October has been a blur. Which is my excuse for being so late to the WSU party this month. (Yup, that's my story and I'm stickin' to it.) But I'm in under the deadline -- and that's all that ocunts, right?
So real quick-like, here's the deal:
Photo by Deb Richardson
1) All entries must be 500 words or less. NO KIDDING!
2) All entries must be relevant to the challenge provided. Be creative, but stay on topic. Try not to repeat themes or styles within your writing.
3) Spelling and punctuation are important, except where rule departures are used for effect.
4) Entries must be submitted by the deadline given. You may submit your piece by providing a link in the comments section of the monthly challenge.
5) You should be willing to read the other entries and comment in a constructive fashion, pointing out high and low points of the piece in workshop fashion. Feedback from other writers is half the point of Wordsmiths Unlimited, and as a participating writer you're expected to critique the other submitted works.
Ever since they'd been schoolgirls together, Eunice and Margaret had made their annual pilgrimage to the town's Fall Carnival. Part county fair, part street party and one-hundred percent embedded in the social fabric of their community the Carnival had survived wars, floods, and the Great Depression. One year it had even survived a tornado that somehow miraculously missed the town square (which was actually a circle, but they called it the town square all the same). In this town, the Carnival was as certain as death and taxes and for Eunice and "Maggie" (as she was known to everyone she didn't intensely dislike) the idea of death - or even taxes - was preferable to the idea of missing the annual festival weekend.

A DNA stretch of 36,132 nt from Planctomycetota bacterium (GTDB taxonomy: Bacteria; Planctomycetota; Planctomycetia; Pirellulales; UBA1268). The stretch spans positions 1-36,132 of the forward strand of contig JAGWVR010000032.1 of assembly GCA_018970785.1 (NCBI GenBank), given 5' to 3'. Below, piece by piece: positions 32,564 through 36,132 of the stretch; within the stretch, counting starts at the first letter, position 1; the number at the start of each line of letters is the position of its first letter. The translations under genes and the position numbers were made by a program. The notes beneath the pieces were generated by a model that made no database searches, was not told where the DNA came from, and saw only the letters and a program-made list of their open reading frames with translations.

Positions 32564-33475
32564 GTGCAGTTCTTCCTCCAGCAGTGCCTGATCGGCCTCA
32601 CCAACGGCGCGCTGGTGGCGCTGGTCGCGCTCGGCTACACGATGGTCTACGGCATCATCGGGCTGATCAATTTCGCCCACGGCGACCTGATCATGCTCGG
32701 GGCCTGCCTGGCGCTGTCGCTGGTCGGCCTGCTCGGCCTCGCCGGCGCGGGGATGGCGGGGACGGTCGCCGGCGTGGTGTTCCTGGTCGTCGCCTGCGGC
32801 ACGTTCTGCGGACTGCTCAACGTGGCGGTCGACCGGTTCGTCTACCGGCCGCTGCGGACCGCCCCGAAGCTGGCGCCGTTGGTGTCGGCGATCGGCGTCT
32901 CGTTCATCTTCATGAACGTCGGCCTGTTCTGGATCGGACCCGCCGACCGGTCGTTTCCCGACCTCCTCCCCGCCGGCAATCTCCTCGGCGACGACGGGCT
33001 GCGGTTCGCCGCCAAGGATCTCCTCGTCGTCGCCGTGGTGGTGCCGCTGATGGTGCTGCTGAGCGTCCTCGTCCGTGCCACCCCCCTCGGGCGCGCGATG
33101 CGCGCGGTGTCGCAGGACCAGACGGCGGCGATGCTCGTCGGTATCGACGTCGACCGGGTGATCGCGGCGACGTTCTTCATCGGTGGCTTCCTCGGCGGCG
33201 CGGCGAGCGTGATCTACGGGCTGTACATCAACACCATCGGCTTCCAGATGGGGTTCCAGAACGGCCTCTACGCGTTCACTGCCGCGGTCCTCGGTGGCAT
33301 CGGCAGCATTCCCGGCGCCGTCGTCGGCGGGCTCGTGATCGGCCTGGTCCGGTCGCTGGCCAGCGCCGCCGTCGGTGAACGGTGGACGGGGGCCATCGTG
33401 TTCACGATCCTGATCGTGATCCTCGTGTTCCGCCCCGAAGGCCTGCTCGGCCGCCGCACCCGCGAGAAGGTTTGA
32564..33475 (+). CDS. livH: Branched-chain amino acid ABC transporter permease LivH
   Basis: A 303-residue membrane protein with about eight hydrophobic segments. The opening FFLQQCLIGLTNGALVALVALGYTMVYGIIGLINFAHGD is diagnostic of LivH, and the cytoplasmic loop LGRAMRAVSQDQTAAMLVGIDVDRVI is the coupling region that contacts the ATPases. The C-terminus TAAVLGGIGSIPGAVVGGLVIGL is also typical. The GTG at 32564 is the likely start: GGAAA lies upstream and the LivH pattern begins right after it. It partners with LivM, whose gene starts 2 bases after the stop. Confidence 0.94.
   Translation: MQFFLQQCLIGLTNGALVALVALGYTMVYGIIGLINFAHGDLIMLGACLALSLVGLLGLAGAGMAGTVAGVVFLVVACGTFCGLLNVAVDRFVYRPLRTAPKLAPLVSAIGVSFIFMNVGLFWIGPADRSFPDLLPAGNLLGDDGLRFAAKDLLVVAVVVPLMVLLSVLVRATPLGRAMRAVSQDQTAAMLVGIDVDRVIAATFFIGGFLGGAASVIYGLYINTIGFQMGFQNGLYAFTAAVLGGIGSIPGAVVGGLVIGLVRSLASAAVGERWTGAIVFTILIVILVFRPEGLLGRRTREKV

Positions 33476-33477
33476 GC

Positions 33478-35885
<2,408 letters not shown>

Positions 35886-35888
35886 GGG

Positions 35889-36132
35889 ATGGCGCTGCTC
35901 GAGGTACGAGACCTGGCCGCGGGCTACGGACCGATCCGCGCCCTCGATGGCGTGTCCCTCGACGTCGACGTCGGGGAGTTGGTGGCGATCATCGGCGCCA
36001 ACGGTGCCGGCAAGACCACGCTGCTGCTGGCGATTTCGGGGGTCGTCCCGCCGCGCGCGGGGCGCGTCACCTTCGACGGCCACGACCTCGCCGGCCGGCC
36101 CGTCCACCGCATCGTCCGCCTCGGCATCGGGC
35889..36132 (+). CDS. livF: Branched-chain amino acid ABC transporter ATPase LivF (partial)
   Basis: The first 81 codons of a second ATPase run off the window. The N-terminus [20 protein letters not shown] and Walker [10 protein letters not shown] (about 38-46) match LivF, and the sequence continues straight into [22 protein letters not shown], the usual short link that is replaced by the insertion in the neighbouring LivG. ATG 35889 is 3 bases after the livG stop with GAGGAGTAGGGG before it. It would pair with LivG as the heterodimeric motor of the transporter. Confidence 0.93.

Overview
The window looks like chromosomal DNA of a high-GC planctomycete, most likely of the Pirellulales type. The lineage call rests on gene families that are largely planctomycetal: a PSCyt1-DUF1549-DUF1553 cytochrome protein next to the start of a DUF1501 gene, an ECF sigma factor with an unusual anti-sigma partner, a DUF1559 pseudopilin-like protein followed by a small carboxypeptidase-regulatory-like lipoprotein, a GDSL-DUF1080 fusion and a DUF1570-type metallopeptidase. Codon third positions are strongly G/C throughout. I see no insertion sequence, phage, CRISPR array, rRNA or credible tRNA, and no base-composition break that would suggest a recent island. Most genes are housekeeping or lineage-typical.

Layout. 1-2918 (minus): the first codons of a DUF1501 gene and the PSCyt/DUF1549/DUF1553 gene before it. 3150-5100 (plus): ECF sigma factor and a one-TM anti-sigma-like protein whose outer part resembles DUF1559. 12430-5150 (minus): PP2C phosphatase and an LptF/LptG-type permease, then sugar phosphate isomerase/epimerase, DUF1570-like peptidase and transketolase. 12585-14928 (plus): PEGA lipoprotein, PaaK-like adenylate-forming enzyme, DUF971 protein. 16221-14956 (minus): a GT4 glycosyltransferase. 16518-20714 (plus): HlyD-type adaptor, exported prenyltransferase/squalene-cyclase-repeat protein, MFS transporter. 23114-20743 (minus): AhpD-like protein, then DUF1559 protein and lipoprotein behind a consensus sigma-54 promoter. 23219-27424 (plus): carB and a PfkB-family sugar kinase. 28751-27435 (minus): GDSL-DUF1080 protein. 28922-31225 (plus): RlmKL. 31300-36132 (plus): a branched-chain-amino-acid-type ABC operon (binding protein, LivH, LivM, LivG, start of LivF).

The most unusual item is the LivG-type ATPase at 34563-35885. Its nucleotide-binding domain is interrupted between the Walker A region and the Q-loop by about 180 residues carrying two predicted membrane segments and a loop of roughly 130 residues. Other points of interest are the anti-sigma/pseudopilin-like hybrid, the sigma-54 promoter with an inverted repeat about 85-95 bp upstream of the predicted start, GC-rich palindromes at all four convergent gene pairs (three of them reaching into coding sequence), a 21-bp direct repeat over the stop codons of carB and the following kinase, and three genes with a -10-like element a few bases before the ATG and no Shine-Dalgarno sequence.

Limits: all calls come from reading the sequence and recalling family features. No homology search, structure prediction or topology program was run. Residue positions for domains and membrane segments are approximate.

As youngsters they'd exhibited at the 4-H booth, later at the FFA exhibits, and still later when they grew into adulthood they'd joined on with one group or another competing with the best of the town's best to see who could grow the sweetest watermelon or bake the tastiest sweet potato pie or fashion the most flawless and elegant afghan or quilt. They competed fiercely in this endeavors with everyone except each other. And when one of them took home a blue ribbon, she brought it home for both of them.
That was the nature of the bond they shared. They were a fixture in town, the two of them; always had been as far back as anyone could recollect. In fact, no one in town could remember a time when seeing one of the pair without the other hadn't been cause for alarm - or at least concern. It was simply accepted as a matter of fact that the two were never separated.
And so it had been for better than 70 years. But these days neither of them got around so well as they once did. Maggie had held up slightly the better for wear. Eunice took a bad spill about 5 years back and broke a hip. It never did quite feel right again, and when the weather started to cool - as it did during the Fall Carnival - she'd rely more heavily on her cane and the arm of her Maggie. That's how Eunice thought of her; as "her Maggie". The converse was probably also true though it's unlikely you'd ever hear Maggie say it out loud. But the sentiment showed, no matter how she might try to hide it.
And so on this final day of the Fall Carnival they set out to offer opinions, observations or advice to whoever might need it. As they neared the fringes of the festivities, Eunice smiled at her companion with the crinkled kind of smile that reached all the way to her pale blue eyes and asked, "Maggie hon'?"
"What is it sweetie?"
"You s'pose we'll ever get married?"
Maggie snorted, "Hmph! Not in this lifetime. Not in this country at least. Told you we should've moved to Sweden. Told you that years ago."
Wordsmith's Challenge is a monthly writing challenge hosted by Tiff and Kingfisher.